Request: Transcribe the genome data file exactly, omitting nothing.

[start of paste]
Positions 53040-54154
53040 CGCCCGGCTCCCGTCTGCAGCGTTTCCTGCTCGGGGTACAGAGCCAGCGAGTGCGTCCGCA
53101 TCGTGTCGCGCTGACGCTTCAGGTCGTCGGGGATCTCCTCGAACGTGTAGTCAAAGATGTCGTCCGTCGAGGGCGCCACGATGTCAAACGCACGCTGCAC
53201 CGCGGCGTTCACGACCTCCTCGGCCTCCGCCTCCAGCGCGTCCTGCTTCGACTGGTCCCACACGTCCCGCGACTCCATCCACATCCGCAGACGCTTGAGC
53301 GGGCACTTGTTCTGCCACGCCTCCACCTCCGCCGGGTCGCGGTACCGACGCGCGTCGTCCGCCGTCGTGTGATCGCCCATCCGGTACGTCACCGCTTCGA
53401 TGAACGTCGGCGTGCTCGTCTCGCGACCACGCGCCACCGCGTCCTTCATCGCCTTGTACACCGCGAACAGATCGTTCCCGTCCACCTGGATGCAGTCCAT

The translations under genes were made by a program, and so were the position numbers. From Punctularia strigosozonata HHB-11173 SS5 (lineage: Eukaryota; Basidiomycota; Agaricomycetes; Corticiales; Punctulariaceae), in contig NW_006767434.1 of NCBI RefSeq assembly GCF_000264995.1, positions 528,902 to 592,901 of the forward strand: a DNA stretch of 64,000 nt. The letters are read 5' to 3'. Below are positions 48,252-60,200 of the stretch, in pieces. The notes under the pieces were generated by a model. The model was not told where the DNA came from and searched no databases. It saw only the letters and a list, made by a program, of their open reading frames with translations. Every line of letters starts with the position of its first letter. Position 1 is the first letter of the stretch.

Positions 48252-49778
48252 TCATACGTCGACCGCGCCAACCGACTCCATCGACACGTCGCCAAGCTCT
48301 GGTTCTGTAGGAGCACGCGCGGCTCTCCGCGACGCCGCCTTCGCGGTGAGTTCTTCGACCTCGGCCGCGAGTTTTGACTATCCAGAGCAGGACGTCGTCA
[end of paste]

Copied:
Positions 53040-54154
53040 CGCCCGGCTCCCGTCTGCAGCGTTTCCTGCTCGGGGTACAGAGCCAGCGAGTGCGTCCGCA
53101 TCGTGTCGCGCTGACGCTTCAGGTCGTCGGGGATCTCCTCGAACGTGTAGTCAAAGATGTCGTCCGTCGAGGGCGCCACGATGTCAAACGCACGCTGCAC
53201 CGCGGCGTTCACGACCTCCTCGGCCTCCGCCTCCAGCGCGTCCTGCTTCGACTGGTCCCACACGTCCCGCGACTCCATCCACATCCGCAGACGCTTGAGC
53301 GGGCACTTGTTCTGCCACGCCTCCACCTCCGCCGGGTCGCGGTACCGACGCGCGTCGTCCGCCGTCGTGTGATCGCCCATCCGGTACGTCACCGCTTCGA
53401 TGAACGTCGGCGTGCTCGTCTCGCGACCACGCGCCACCGCGTCCTTCATCGCCTTGTACACCGCGAACAGATCGTTCCCGTCCACCTGGATGCAGTCCAT

The translations under genes were made by a program, and so were the position numbers. From Punctularia strigosozonata HHB-11173 SS5 (lineage: Eukaryota; Basidiomycota; Agaricomycetes; Corticiales; Punctulariaceae), in contig NW_006767434.1 of NCBI RefSeq assembly GCF_000264995.1, positions 528,902 to 592,901 of the forward strand: a DNA stretch of 64,000 nt. The letters are read 5' to 3'. Below are positions 48,252-60,200 of the stretch, in pieces. The notes under the pieces were generated by a model. The model was not told where the DNA came from and searched no databases. It saw only the letters and a list, made by a program, of their open reading frames with translations. Every line of letters starts with the position of its first letter. Position 1 is the first letter of the stretch.

Positions 48252-49778
48252 TCATACGTCGACCGCGCCAACCGACTCCATCGACACGTCGCCAAGCTCT
48301 GGTTCTGTAGGAGCACGCGCGGCTCTCCGCGACGCCGCCTTCGCGGTGAGTTCTTCGACCTCGGCCGCGAGTTTTGACTATCCAGAGCAGGACGTCGTCA